In a 2012 study at the University of Copenhagen, researchers found that previously sedentary men who exercised for one hour per day actually lost LESS weight than men who exercised for 1/2 an hour per day. (They were not dieting at all, but had to keep a food log). The potential reasons they gave for this conundrum were that one hour of exercise, in these sedentary men, caused so much fatigue, that they ended up not doing much else, exercise-wise, for the rest of the day, because they felt too tired. Their food logs showed that they were snacking more as well, again, perhaps because when we feel tired, we tend to snack to compensate for our feelings of low energy.
The group doing the 1/2 hour of exercise, however, felt more energized, and ended up doing a lot more moving about for the rest of the day such as taking the stairs instead of the elevator, and just generally moving about more. Their food logs showed that they snacked less, perhaps because they did not experience the same kind of fatigue that the one-hour exercisers did.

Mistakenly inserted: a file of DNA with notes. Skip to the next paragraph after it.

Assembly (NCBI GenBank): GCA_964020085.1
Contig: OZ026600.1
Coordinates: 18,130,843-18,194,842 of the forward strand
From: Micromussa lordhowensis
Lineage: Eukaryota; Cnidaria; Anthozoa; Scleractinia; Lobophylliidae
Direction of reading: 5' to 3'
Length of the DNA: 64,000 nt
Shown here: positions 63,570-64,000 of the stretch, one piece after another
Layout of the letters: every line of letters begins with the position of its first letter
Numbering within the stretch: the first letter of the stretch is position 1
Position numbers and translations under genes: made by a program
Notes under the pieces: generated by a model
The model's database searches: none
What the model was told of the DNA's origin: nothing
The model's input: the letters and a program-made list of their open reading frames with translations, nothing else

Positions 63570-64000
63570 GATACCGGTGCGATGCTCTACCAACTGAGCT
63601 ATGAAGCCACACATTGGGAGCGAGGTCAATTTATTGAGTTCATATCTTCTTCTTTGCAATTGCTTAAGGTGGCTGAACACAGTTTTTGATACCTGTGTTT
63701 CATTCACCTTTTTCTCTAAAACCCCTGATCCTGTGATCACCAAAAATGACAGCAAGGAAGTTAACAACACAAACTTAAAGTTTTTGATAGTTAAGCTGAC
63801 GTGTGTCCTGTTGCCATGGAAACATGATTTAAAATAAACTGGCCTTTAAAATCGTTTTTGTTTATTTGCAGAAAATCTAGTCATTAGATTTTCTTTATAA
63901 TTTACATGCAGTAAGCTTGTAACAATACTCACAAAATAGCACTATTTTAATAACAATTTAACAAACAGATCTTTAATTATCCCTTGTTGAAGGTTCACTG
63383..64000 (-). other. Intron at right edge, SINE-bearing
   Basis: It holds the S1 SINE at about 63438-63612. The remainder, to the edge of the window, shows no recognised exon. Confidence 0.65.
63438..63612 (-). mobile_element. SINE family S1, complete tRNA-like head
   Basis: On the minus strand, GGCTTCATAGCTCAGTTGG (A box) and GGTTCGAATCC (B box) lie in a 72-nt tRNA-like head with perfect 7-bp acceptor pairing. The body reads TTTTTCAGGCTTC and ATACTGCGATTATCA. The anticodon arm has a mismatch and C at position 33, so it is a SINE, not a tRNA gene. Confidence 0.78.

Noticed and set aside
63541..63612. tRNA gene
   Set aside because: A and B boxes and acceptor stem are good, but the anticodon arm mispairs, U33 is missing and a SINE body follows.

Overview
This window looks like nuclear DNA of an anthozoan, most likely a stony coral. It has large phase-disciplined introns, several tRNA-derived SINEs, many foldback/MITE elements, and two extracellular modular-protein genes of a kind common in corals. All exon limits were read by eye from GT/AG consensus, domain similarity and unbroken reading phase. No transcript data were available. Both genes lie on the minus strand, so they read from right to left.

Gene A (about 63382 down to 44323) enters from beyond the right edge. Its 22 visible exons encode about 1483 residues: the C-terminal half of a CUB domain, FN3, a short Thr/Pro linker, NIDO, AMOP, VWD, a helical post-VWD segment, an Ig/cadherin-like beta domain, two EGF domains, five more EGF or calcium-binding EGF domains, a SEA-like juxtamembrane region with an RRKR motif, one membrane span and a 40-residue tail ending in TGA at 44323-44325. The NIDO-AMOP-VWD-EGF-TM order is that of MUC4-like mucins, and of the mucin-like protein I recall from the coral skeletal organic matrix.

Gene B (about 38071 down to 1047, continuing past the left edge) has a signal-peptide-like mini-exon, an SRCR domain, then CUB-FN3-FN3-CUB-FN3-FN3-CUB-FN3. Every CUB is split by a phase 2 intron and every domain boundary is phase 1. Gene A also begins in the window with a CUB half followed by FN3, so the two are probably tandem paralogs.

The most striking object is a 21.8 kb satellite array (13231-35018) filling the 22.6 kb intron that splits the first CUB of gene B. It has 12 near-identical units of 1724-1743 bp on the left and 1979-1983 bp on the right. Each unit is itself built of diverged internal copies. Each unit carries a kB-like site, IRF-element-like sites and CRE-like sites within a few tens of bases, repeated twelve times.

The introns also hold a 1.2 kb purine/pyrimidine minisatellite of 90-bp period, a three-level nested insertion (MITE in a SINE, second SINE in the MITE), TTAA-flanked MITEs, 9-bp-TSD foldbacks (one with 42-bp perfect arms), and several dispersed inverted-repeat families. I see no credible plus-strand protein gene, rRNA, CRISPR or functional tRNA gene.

On the National, on CBC on Monday, I watched a story of a young woman who was hospitalized and could have died from a condition called Rhabdo (short for Rhabdomyolysis) where a person who has suddenly done a tremendous amount of exercise all at one time after not doing anything for a long time, suffers a breakdown of their muscular protein, overloading the kidneys and even leading to kidney failure and possibly death, in extreme cases.
The moral of the story is:
If you haven’t been exercising for a while – Go and be checked by your Doctor to make sure there are no underlying conditions which exercise might exacerbate.
Start SLOW, and work your way up to more intense workouts.
30 minutes per day of light exercise or walking, as long as it is done every single day, consistently, can provide you with the same, or better, benefits as working out intensively for 2 or 3 times per week, especially if you have been sedentary for a long time, or you are a bit older.